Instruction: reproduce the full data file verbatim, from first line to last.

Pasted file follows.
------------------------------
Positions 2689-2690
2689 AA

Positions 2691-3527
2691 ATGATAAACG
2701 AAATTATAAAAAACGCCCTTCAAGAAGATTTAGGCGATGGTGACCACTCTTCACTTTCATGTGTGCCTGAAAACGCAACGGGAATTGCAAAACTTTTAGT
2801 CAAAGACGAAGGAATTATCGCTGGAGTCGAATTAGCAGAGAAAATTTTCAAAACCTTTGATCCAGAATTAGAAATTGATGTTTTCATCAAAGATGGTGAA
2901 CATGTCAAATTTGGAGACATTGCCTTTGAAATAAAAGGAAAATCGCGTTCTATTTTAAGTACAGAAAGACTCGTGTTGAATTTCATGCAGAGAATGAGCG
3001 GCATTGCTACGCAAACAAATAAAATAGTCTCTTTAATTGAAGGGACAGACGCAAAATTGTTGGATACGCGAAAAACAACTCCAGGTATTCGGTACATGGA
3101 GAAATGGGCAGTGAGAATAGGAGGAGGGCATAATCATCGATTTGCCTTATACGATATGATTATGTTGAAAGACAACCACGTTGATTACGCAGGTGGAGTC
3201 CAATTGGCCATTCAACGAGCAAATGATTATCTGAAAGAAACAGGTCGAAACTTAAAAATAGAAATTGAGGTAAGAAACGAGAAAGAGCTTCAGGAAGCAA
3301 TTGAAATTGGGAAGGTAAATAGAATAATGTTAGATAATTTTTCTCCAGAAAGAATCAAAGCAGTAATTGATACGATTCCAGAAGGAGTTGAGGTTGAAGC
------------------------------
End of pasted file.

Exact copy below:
Positions 2689-2690
2689 AA

Positions 2691-3527
2691 ATGATAAACG
2701 AAATTATAAAAAACGCCCTTCAAGAAGATTTAGGCGATGGTGACCACTCTTCACTTTCATGTGTGCCTGAAAACGCAACGGGAATTGCAAAACTTTTAGT
2801 CAAAGACGAAGGAATTATCGCTGGAGTCGAATTAGCAGAGAAAATTTTCAAAACCTTTGATCCAGAATTAGAAATTGATGTTTTCATCAAAGATGGTGAA
2901 CATGTCAAATTTGGAGACATTGCCTTTGAAATAAAAGGAAAATCGCGTTCTATTTTAAGTACAGAAAGACTCGTGTTGAATTTCATGCAGAGAATGAGCG
3001 GCATTGCTACGCAAACAAATAAAATAGTCTCTTTAATTGAAGGGACAGACGCAAAATTGTTGGATACGCGAAAAACAACTCCAGGTATTCGGTACATGGA
3101 GAAATGGGCAGTGAGAATAGGAGGAGGGCATAATCATCGATTTGCCTTATACGATATGATTATGTTGAAAGACAACCACGTTGATTACGCAGGTGGAGTC
3201 CAATTGGCCATTCAACGAGCAAATGATTATCTGAAAGAAACAGGTCGAAACTTAAAAATAGAAATTGAGGTAAGAAACGAGAAAGAGCTTCAGGAAGCAA
3301 TTGAAATTGGGAAGGTAAATAGAATAATGTTAGATAATTTTTCTCCAGAAAGAATCAAAGCAGTAATTGATACGATTCCAGAAGGAGTTGAGGTTGAAGC